Prof. Kimoon Kim’s Group Develops a New Method for Extracting Membrane Proteins
Prof. Kimoon Kim’s (Dept. of Chemistry) Research Group
Develops a New Method for Extracting Membrane Proteins Which Can Be Used for Diagnosis and Treatment of Cancer and Analysis of Stem Cells
A research group including Prof. Kimoon Kim (Dept. of Chemistry), Don-wook Lee (Ph.D. candidate), Prof. Sung Ho Ryu (Division of Molecular and Life Science), and NOVACELL Technology Inc. has succeeded in separating cell membrane proteins from a cell using a ‘cucurbituril’, a pumpkin-shaped coreless compound.
The result was published in the latest online edition of Nature Chemistry.
The study finds that using a cucurbituril has many advantages over the commonly used avidin-biotin pair system in extracting plasma membrane proteins for disease analysis.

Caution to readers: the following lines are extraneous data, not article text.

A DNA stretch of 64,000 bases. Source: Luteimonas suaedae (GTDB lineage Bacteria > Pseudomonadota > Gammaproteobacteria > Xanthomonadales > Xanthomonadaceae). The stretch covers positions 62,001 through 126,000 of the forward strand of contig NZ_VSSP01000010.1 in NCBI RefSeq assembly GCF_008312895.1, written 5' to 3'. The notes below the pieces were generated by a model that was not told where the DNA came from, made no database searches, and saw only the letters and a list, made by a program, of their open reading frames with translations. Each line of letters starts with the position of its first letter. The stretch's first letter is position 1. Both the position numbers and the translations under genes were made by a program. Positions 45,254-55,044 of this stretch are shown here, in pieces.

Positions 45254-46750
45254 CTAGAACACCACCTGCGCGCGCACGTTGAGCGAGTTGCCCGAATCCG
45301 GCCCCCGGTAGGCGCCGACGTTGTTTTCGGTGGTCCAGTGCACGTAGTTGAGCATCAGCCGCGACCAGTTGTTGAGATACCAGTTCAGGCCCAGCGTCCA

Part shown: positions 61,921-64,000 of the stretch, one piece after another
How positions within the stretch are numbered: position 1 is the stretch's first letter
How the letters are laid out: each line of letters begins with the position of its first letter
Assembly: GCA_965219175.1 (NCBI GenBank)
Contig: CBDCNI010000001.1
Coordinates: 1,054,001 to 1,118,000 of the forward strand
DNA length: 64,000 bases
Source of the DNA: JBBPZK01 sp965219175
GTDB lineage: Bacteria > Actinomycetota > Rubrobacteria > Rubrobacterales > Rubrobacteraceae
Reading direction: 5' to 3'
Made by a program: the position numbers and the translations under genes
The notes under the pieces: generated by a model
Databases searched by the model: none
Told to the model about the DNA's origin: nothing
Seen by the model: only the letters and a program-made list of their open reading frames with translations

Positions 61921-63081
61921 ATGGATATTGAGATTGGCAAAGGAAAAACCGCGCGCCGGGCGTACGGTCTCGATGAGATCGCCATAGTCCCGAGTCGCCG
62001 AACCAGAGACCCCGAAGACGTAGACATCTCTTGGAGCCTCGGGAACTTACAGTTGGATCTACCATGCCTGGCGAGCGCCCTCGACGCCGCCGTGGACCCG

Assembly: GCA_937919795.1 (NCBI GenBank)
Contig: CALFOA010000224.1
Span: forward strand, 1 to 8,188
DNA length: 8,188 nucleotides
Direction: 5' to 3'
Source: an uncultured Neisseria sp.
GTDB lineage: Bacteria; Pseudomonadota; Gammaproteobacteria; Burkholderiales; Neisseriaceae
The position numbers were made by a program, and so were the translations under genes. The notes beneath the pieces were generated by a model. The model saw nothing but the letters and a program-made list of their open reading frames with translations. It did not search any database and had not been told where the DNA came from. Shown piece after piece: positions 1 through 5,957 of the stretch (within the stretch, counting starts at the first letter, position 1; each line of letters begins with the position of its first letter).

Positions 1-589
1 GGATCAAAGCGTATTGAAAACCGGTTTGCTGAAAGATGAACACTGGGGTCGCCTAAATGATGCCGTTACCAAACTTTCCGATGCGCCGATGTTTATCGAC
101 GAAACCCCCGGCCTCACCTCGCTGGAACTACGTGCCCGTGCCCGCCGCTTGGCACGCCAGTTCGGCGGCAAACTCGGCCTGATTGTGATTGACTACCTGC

Plasma membrane proteins, which are located on the surface of a cell, function as a passage for the cell to recognize its external environment. Since plasma membrane proteins have different compositions in different cells, they are being studied intensively in the field of biotechnology to develop target-specific drugs which can minimize side effects. In order to analyze plasma membrane proteins, isolation of the plasma membrane proteins is essential. However, the avidin-biotin pair system, which has been commonly used for the process, has shortcomings such as chemical instability and potential contamination.
The new method developed by the research group at POSTECH uses a cucurbituril-ferrocene pair system to selectively isolate plasma membrane proteins from their cells. It is shown to be more efficient in capturing membrane proteins with a much lower possibility of potential contamination. This result implies that the cucurbituril system has a wider range of applications in biotechnology such as for the development of drug delivery systems which deliver drugs only to targeted areas or for the development of biochips which can diagnose various diseases. The study is considered significant especially because the method developed in the study may be used for the treatment of a disease as well as for its diagnosis.